University of Illinois at Chicago

Incentive Programs in the Public Sector

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posted on 2022-08-01, 00:00 authored by Katherine Ann McElroy
The first two chapters of my dissertation investigate how public policies can influence teacher incentives to attract and retain effective teachers and school leaders. Chapter 1 explores teacher decisions to move into school leadership and the role salary plays in those decisions. Using a performance-based pay policy with discontinuities in teacher salary because of performance, I look at teachers becoming assistant principals (APs) and APs becoming principals. I find teachers are more likely to become APs if they just miss the cutoff for a higher evaluation bin. To isolate the effect of salary on job transitions, I employ a difference-in-discontinuity methodology and conclude the main result is driven by salary and not because of other factors such as motivation or demand-driven factors. The second chapter studies the long-run effects of school accountability on educational attainment. I exploit two sources of variation: staggered implementation of accountability across states and individuals' exposure to accountability. I find 12 years of exposure to accountability increases the likelihood of graduating high school by 2.1 percentage points on average but has no statistically significant effect on college attendance or receiving a Bachelor’s degree. I rule out changes in school expenditures and teacher characteristics as potential mechanisms and present suggestive evidence that schools are classifying more students as learning disabled. Lastly, accountability is more effective in conjunction with promotion gates. The third chapter, a joint work with Dr. Erik Hembre and Shogher Ohannessian, investigates how Supplemental Nutrition Assistance Program (SNAP) eligibility and benefits affect food expenditures by exploiting the California ``cash-out'' policy, which made Supplemental Security Income (SSI) recipients ineligible for SNAP. We find affected SSI recipients increased their ``food-at-home'' budget share by 2.5 to 4.3 percentage points ($120 to $206 per quarter). The cash-out effect on total food expenditures is dampened by a decrease in ``food-away-from-home'' and driven by extra-marginal households. Comparing the consumption of in-kind versus cash transfers, we find an increase in SNAP benefits leads to a greater increase in food-at-home expenditures compared to SSI cash benefits. These findings suggest that SNAP is effective in increasing food at home consumption among its lowest income.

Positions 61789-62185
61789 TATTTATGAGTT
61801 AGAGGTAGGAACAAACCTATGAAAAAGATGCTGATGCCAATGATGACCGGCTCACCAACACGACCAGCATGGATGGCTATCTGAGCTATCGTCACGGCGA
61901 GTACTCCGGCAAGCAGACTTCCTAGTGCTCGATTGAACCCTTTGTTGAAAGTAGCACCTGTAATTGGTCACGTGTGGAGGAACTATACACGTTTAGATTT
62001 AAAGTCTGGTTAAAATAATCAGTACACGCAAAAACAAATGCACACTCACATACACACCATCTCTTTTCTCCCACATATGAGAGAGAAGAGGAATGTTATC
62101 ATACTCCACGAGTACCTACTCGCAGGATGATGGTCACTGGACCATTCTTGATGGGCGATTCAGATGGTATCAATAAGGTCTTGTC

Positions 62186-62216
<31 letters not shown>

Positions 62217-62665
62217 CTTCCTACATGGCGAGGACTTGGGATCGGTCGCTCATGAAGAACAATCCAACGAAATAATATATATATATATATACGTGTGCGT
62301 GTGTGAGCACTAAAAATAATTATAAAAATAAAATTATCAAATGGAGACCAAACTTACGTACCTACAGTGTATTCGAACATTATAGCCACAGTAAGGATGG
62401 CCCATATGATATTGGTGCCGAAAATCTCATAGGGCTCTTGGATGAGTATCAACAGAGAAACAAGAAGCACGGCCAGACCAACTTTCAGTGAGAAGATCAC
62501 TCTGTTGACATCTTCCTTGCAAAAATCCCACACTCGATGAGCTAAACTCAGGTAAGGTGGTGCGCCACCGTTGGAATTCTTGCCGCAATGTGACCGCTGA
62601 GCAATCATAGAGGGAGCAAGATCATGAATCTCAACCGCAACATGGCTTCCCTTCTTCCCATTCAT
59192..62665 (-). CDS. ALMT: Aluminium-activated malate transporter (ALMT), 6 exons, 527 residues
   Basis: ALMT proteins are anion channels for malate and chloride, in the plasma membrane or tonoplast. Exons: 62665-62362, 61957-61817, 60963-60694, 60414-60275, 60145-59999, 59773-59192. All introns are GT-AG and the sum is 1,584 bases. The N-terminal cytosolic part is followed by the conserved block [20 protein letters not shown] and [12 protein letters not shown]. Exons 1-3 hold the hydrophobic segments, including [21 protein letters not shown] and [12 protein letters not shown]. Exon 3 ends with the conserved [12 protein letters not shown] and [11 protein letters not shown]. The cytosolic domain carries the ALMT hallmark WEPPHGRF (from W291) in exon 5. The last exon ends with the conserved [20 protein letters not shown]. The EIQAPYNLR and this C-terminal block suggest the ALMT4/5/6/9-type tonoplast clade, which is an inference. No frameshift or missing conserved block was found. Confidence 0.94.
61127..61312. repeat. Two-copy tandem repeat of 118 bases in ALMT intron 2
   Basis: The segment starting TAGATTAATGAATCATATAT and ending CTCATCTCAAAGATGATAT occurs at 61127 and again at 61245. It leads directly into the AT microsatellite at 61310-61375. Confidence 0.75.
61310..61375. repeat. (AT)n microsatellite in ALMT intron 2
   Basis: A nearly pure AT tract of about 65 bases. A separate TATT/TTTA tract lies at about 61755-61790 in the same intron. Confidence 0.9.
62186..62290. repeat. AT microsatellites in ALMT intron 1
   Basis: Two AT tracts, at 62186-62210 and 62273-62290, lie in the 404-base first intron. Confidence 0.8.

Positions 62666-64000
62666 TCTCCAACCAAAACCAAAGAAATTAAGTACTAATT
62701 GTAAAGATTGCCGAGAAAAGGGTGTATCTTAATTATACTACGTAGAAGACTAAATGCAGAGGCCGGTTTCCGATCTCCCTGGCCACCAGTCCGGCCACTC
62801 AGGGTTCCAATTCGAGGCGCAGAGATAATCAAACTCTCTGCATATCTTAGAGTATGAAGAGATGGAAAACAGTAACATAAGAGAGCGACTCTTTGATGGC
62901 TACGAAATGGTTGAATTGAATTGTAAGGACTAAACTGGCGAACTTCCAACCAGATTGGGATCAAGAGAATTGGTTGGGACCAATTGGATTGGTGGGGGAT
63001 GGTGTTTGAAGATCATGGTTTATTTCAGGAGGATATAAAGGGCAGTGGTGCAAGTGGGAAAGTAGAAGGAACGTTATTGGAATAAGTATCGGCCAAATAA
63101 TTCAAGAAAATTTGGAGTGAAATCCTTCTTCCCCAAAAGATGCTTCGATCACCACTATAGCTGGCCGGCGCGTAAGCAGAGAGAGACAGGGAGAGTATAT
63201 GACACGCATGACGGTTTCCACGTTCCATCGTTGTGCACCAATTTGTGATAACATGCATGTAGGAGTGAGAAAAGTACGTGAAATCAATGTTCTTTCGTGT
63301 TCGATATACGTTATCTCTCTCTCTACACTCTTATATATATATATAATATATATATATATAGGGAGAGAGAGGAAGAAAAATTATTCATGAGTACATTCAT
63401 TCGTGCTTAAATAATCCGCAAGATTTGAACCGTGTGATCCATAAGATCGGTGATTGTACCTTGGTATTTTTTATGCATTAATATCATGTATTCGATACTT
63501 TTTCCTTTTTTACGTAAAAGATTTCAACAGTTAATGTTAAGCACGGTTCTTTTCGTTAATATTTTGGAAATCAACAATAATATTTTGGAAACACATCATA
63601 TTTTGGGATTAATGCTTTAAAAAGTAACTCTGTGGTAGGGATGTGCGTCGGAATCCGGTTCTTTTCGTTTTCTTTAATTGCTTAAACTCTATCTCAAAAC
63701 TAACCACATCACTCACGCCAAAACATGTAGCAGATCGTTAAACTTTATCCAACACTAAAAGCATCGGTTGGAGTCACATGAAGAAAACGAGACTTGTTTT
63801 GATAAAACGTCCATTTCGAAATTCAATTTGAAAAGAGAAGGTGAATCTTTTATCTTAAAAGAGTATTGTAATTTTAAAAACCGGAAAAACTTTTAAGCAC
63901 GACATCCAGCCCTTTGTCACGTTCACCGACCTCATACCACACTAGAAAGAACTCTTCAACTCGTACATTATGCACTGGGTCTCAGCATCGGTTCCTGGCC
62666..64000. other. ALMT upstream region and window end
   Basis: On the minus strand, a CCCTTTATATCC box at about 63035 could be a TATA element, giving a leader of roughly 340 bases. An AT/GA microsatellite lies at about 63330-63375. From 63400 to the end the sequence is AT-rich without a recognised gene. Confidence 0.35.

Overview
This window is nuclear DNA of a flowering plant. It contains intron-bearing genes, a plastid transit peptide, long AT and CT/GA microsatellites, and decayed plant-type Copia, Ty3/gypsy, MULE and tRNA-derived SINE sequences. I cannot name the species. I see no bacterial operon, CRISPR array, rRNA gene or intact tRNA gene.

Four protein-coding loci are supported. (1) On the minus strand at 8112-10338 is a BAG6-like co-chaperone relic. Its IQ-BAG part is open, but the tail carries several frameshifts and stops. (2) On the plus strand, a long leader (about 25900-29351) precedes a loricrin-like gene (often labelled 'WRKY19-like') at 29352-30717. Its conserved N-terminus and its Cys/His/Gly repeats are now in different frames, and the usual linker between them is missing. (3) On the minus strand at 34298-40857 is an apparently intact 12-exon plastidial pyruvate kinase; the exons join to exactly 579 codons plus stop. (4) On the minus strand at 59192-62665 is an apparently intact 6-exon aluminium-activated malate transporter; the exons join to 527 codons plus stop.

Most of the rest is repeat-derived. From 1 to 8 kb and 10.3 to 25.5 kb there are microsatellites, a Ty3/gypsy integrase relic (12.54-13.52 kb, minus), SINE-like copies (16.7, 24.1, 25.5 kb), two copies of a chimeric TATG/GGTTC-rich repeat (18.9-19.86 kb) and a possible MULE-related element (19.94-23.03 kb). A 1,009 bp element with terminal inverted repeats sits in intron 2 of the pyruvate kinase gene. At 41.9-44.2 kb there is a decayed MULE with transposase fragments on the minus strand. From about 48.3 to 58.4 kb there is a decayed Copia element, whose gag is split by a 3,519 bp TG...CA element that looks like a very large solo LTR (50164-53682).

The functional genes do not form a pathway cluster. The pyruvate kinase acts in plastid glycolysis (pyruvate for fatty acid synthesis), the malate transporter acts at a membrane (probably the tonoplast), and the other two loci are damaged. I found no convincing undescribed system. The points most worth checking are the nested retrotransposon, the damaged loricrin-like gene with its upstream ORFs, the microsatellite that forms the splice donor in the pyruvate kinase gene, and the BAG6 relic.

Rivkin, Steve


Rivkin, Steve



Degree Grantor

University of Illinois at Chicago

Degree Level

  • Doctoral

Degree name

PhD, Doctor of Philosophy

Committee Member

Ost, Ben Hembre, Erik Lubotsky, Darren Phelan, Gregory

Submitted date

August 2022

Thesis type



  • en